Thursday, December 16, 2010

Shop Local

When we first began to study Chanoyu we had no Japanese utensils to practice with. We weren't going to let our lack of dogu keep us from learning the Tea Ceremony, though. We resolved to practice using household objects to substitute for dogu: a stock pot in place of the kama, a soup ladle for the hishaku, a spoon for chashaku and so forth. We arranged them on our living room floor and practiced until our knees ached. We learned our temae, but perhaps more importantly, we learned that to study Chanoyu we needed only a few simple tools and a willing spirit. It was in this spirit that Harvey-sensei gave us a homework assignment: "Find a Western (non-Japanese) object that will function as dogu for usucha-temae and bring it to practice."

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Throughout its history, Japan experienced tides of influence, mostly from China and Korea. In between periods of openness and acceptance of foreign culture, Japan would isolate itself and its own culture would develop with minimal outside influence, sometimes for a generation or more. While picking and choosing bits of foreign culture that best suited them, the Japanese became masters of cultural synthesis.

During a period of openness, during China's Ming Dynasty (1368-1644), precious objets d'art were imported in quantity from China and Korea. Shoguns and wealthy collectors amassed these objects, but without discrimination. In the 14th century, during Japan's medieval period, collectors became aware of the need to evaluate their art collections and establish authenticity and provenance. The shogun Ashikaga Yoshimitsu (1358-1408) himself acted as an appraiser. He and later shoguns employed doboshu, culture ministers or "commissioners for Chinese goods," to appraise artwares -- much like on today's TV show, "Antiques Roadshow." Doboshu were often artists in their own right, and they furthered the thriving art market in the trade of Chinese and Korean wares. Tea gatherings during this time were of the aristocratic and formal shoin style, held in reception halls and featured imported wares elaborately displayed in a cabinet or on shelves or a daisu (a large stand).

In the decades that followed, artistic sensibilities turned from shoin style formality toward the informality of the soan or "grass hut" style of Tea. This trend was the foundation of the wabicha (rustic tea) sensibility. Soan chanoyu and wabicha were further developed and promoted by Sen no Rikyu (1512-91), Grand Tea Master to two of Japan's most powerful warlords, Oda Nobunaga (1534-82) and Toyotomi Hideyoshi (1536-98). Rikyu himself was a powerful and influential man, so much so that, it is widely believed, Hideyoshi eventually found disfavor with him and ordered his Tea Master to commit seppuku.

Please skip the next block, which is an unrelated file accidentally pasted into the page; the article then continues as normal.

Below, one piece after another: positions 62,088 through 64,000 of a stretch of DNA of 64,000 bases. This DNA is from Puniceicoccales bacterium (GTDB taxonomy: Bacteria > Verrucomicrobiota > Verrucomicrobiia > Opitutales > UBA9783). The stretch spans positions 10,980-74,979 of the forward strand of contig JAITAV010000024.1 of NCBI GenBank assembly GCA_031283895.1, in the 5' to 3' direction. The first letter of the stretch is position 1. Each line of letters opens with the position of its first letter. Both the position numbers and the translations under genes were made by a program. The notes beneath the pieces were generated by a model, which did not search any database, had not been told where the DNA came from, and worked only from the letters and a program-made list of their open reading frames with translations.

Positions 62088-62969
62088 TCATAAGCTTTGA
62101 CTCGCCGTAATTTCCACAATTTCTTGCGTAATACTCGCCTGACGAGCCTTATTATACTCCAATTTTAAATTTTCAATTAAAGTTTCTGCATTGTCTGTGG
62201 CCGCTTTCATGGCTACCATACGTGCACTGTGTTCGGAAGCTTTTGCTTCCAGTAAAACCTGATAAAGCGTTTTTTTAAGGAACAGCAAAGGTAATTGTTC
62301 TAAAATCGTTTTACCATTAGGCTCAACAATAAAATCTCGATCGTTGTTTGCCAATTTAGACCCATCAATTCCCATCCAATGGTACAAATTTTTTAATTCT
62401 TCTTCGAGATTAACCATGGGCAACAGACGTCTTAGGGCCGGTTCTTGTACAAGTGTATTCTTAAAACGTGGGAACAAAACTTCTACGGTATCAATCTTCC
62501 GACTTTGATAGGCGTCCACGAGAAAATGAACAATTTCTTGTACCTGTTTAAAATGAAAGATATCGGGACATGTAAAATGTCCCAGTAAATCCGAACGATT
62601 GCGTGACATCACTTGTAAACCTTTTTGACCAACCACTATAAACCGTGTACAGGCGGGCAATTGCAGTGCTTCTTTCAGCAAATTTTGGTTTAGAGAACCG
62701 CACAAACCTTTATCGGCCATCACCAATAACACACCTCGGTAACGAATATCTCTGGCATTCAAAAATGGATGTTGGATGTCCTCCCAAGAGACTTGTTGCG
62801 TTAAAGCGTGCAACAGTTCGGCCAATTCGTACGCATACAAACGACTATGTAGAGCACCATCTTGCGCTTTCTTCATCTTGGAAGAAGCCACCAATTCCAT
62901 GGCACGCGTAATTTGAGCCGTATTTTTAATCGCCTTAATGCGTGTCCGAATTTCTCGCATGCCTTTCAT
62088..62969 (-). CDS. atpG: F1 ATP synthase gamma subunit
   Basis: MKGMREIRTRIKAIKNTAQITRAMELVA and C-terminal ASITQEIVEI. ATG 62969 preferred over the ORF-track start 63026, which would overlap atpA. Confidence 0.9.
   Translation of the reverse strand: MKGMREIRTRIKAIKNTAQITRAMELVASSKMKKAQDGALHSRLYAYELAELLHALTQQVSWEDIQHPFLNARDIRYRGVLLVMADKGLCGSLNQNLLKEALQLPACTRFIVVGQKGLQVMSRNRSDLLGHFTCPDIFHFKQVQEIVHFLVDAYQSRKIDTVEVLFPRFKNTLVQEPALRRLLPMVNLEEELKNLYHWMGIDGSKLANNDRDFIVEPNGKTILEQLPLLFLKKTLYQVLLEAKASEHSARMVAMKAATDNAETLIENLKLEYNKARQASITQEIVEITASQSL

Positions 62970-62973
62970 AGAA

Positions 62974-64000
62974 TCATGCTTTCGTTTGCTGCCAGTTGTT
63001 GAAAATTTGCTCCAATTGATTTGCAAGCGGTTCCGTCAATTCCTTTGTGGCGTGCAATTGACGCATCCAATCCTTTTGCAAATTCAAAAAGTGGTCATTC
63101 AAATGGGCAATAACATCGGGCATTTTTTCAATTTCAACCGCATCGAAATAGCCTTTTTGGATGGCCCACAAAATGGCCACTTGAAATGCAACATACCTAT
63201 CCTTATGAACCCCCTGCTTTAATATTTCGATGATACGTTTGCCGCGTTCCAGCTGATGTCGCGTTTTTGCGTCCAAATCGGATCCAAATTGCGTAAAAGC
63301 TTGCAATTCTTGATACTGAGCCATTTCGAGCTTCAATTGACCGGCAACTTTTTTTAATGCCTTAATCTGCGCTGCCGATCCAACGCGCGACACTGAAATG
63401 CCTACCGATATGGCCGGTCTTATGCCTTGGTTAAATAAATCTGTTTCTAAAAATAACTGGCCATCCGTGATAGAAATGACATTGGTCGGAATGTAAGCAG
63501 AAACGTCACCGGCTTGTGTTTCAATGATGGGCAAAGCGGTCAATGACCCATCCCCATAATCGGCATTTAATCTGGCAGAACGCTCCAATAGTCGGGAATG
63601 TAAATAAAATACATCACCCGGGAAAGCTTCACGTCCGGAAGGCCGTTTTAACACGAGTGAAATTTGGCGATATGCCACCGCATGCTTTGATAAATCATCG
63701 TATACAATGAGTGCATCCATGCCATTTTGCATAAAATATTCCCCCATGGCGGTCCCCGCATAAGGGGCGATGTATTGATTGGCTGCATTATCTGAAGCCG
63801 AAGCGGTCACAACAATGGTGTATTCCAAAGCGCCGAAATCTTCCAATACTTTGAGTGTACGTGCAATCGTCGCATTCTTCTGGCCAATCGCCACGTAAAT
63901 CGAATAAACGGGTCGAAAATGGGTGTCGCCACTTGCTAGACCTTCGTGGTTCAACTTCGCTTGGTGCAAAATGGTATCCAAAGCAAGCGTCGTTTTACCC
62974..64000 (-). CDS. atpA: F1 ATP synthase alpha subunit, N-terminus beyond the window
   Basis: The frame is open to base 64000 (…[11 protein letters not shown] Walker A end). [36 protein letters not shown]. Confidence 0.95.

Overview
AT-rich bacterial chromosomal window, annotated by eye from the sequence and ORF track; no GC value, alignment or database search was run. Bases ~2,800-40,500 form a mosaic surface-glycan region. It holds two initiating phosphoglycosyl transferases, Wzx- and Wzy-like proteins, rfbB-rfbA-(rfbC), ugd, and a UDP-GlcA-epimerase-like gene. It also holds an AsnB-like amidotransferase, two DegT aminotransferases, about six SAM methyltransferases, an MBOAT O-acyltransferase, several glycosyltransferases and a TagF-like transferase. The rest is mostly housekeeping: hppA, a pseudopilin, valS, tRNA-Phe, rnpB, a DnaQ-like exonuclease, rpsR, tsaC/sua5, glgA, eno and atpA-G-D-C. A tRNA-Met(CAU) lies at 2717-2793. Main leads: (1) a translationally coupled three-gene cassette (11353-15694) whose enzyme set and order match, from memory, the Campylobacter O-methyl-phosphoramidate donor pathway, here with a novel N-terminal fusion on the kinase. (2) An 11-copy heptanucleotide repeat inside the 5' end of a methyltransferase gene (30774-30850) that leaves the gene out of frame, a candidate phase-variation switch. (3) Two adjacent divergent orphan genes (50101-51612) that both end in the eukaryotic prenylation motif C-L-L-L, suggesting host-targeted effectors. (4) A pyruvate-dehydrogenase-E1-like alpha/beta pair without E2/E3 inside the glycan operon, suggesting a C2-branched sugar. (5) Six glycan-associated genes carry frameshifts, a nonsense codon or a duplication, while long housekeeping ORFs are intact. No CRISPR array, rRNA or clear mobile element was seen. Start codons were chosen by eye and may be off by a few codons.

Daisu tea, said Rikyu, was "the basis of the chanoyu," that one must appreciate shoin style tea in order to appreciate wabicha. Regardless of this sentiment, Rikyu favored the use of domestic wares over imported Chinese objects in the soan chanoyu: rustic vases from native kilns, scrolls by Japanese artists, raku bowls inspired by local roof-tile makers. In promoting soan chanoyu he gave voice to Japanese craftsmen and artists, the medieval Japanese version of "shop local."

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Our homework assignment resonates with this development of wabicha. It directs our attention away from imported Japanese wares to examine everyday objects and consider their utility in the chanoyu.

Laura brought an American dish for okashi

Here we use a bowl made by Humboldt County potter Mark Young. Laura also brought an Amish saffron container to use for a chaire and a container purchased at a second-hand store and made by an unknown pottery artist to use as a kensui.

My $1 Dollar Store hanaire with lily chabana looked
quite graceful until the flower opened up.

Further Reading

Chado, The Japanese Way fo Tea. Soshitsu Sen, Weatherhill/Tankosha, 1979.

Japanese Arts and the Tea Ceremony (Heibonsha Survey of Japanese Art, Vol. 15). T. Hayashiya, M. Nakamura and S. Hayashiya, Weatherhill/Heibonsha, New York/Tokyo, 1980.

Wind in the Pines, Classic Writings of the Way of Tea as a Buddhist Path. Dennis Hirota, Asian Humanities Press/Jain Publishing Co., 1995.
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